Further work is required to better understand the significance of individual mutations, a topic covered in more detail by Riely et al. (5). Biochemical examinations have indicated that only cells harboring L858R, E746-A750 deletion, and G719S mutants (Fig. 1) were clearly more sensitive to gefitinib than wild-type EGFR–expressing cells. Intriguingly, S768I and E709G lacked ubiquitination and had hyperphosphorylation at Tyr1045 and were actually more resistant to gefitinib. Biochemical analysis showed that phosphorylation at Tyr1045 was very weak in the deletion mutants and relatively weak for L858R. These biochemical properties are in agreement with clinical findings by Mitsudomi et al. (15) that deletions predict better response to gefitinib than the L858R mutation. Among 291 NSCLC patients (24), mutations were found in 54% of never-smokers, 43% of ex-smokers, and 3% of smokers. For patients with EGFR mutations, the time to progression after gefitinib or erlotinib was 12 months and median survival was 20 months. However, patients with deletions had a time to progression of 12 months, compared with 5 months for patients with L858R (P = 0.01); patients with deletions had a median survival of 34 months, compared with 8 months for patients with L858R (P = 0.01). These findings are extremely important and require further evaluation (Fig. 3).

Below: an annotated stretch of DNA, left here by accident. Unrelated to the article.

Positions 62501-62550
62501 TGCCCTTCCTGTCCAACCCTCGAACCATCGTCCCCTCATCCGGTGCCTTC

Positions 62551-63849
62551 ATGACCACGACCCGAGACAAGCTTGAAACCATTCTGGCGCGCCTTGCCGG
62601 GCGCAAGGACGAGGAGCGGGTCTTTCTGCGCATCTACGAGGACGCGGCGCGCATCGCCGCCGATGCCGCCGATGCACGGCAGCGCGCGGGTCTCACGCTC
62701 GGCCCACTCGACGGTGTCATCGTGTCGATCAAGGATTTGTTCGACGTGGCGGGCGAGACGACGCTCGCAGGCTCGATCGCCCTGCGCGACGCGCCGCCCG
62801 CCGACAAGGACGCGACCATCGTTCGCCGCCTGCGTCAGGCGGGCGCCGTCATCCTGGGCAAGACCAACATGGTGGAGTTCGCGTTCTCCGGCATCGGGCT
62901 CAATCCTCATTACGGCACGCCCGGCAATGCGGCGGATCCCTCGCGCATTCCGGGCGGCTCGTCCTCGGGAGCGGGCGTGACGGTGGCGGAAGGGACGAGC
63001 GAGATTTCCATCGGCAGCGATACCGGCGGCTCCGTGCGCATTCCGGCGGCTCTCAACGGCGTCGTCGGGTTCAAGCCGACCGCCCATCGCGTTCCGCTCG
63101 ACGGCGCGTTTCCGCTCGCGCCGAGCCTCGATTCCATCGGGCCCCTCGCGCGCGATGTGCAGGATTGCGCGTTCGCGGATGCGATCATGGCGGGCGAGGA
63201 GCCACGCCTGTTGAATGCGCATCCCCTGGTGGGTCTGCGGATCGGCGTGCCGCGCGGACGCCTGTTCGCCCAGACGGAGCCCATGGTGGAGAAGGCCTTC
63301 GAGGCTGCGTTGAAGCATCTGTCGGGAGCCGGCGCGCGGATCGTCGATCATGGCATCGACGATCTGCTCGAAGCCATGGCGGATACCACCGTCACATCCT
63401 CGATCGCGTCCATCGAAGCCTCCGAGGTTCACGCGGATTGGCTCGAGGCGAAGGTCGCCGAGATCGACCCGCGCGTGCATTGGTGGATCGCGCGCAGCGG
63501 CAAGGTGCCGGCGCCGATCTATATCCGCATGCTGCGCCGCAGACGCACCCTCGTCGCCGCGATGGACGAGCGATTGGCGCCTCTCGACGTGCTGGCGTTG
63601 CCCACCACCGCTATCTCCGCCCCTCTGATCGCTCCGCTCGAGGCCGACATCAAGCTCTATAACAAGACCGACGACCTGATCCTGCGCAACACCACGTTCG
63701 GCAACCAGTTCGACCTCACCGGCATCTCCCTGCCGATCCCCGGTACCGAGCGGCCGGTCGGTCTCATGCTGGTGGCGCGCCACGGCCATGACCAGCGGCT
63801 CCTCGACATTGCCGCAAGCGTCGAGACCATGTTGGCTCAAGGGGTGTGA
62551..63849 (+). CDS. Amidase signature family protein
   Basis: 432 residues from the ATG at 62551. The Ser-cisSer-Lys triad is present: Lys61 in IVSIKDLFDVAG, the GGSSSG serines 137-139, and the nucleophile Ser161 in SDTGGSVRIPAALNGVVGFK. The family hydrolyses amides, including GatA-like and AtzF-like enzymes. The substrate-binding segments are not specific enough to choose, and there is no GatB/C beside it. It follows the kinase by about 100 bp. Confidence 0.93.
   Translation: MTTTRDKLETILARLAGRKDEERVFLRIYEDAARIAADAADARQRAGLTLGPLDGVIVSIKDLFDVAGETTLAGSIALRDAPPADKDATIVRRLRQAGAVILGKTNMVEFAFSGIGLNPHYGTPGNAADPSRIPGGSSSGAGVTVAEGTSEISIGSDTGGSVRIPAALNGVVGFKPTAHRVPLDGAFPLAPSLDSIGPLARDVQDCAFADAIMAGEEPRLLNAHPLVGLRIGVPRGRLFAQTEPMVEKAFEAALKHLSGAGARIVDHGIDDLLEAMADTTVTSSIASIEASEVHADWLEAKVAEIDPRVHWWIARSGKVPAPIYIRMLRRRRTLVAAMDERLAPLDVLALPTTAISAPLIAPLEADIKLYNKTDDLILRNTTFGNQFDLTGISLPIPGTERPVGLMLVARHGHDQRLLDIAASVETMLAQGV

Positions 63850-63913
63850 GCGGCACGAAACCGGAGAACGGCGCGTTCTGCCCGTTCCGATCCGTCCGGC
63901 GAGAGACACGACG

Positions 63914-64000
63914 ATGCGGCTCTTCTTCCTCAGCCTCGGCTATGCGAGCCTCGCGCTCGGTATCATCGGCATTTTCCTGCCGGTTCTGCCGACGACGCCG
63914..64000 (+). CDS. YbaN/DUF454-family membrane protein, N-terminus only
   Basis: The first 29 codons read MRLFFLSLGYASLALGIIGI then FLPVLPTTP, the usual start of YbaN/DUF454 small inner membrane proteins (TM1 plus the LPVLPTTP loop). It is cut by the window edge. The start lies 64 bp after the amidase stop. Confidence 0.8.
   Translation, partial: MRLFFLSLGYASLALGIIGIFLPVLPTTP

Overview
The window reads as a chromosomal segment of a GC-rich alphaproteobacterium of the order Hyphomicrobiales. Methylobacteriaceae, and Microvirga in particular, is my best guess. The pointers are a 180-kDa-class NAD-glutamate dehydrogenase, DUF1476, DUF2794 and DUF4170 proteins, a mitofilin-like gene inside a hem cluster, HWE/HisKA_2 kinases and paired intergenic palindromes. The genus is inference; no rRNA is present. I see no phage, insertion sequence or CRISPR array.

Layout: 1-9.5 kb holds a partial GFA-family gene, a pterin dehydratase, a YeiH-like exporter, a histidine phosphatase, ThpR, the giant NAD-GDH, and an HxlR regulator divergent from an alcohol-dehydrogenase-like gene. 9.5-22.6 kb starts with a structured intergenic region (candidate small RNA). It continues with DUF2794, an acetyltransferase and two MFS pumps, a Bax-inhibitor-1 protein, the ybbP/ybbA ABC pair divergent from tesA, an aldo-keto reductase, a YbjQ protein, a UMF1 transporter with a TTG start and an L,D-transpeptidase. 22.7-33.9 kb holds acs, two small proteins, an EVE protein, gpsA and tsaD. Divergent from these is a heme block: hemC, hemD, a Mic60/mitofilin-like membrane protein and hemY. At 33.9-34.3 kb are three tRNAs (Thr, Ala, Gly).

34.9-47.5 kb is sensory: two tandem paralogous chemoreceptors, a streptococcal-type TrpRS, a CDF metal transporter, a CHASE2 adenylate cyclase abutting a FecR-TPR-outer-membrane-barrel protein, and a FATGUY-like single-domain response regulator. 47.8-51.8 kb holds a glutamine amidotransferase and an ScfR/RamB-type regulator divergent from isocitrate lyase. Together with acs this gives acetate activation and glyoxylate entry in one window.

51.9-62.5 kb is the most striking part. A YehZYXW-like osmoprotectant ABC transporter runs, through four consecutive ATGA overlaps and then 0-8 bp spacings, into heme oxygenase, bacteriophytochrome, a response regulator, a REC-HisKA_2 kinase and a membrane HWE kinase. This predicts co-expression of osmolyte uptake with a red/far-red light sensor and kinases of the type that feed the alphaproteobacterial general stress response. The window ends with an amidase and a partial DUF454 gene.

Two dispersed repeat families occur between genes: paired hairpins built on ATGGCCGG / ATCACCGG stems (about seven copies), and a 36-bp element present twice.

The role of EGFR mutation assessment in clinical oncology is a paradigm in evolution, as addressed by Riely et al. (5) in this issue of CCR Focus. Whereas a consensus on specific guidelines for mutation analysis does not exist at the present time, the evidence indicates that indiscriminate testing for EGFR mutations in all NSCLCs may be unnecessary because these mutations are rarely found in squamous cell carcinomas, none in 454 cases (25). This is borne out by our experience assessing 900 Spanish NSCLC patients, in whom EGFR mutations were found only rarely in current smokers compared with 38% in never-smokers (Table 2).3

3

Unpublished data.

Marchetti et al. (25) found EGFR mutations in 10% of 375 adenocarcinomas; we found mutations in 15% of adenocarcinomas; a similar frequency has been reported in a smaller series of Spanish patients (26). In contrast to findings by other authors (11, 25), we have found mutations in 15% of large-cell carcinomas. Whereas mutational analysis of EGFR exon 19 deletion mutations and EGFR L858R point mutations by PCR-based methods using paraffin blocks could become the cornerstone of laboratory testing (27), additional markers may also be queried. The issue of who should be tested is likely to remain controversial until a definitive test is established; there is substantial evidence to suggest that current detection techniques are not sufficiently sensitive to all EGFR mutations, particularly in the presence of normal tissue contamination (28).